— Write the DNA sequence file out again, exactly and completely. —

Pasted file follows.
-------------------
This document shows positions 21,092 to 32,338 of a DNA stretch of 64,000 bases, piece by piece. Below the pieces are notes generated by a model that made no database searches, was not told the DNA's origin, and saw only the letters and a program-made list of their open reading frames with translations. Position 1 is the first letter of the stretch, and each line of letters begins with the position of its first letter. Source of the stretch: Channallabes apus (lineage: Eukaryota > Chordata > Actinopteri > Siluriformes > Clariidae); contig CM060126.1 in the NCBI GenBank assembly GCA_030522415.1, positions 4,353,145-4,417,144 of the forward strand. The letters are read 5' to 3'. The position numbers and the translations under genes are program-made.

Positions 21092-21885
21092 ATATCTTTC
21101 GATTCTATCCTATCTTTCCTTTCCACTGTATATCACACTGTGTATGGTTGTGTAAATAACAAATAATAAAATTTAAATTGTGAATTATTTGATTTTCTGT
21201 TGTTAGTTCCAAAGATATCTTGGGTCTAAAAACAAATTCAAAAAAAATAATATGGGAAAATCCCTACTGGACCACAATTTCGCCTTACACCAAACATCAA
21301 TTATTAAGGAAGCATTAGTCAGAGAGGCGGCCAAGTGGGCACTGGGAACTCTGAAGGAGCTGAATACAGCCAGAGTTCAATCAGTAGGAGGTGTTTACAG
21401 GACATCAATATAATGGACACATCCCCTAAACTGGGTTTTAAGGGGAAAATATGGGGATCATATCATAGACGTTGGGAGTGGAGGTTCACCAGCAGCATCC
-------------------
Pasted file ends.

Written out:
This document shows positions 21,092 to 32,338 of a DNA stretch of 64,000 bases, piece by piece. Below the pieces are notes generated by a model that made no database searches, was not told the DNA's origin, and saw only the letters and a program-made list of their open reading frames with translations. Position 1 is the first letter of the stretch, and each line of letters begins with the position of its first letter. Source of the stretch: Channallabes apus (lineage: Eukaryota > Chordata > Actinopteri > Siluriformes > Clariidae); contig CM060126.1 in the NCBI GenBank assembly GCA_030522415.1, positions 4,353,145-4,417,144 of the forward strand. The letters are read 5' to 3'. The position numbers and the translations under genes are program-made.

Positions 21092-21885
21092 ATATCTTTC
21101 GATTCTATCCTATCTTTCCTTTCCACTGTATATCACACTGTGTATGGTTGTGTAAATAACAAATAATAAAATTTAAATTGTGAATTATTTGATTTTCTGT
21201 TGTTAGTTCCAAAGATATCTTGGGTCTAAAAACAAATTCAAAAAAAATAATATGGGAAAATCCCTACTGGACCACAATTTCGCCTTACACCAAACATCAA
21301 TTATTAAGGAAGCATTAGTCAGAGAGGCGGCCAAGTGGGCACTGGGAACTCTGAAGGAGCTGAATACAGCCAGAGTTCAATCAGTAGGAGGTGTTTACAG
21401 GACATCAATATAATGGACACATCCCCTAAACTGGGTTTTAAGGGGAAAATATGGGGATCATATCATAGACGTTGGGAGTGGAGGTTCACCAGCAGCATCC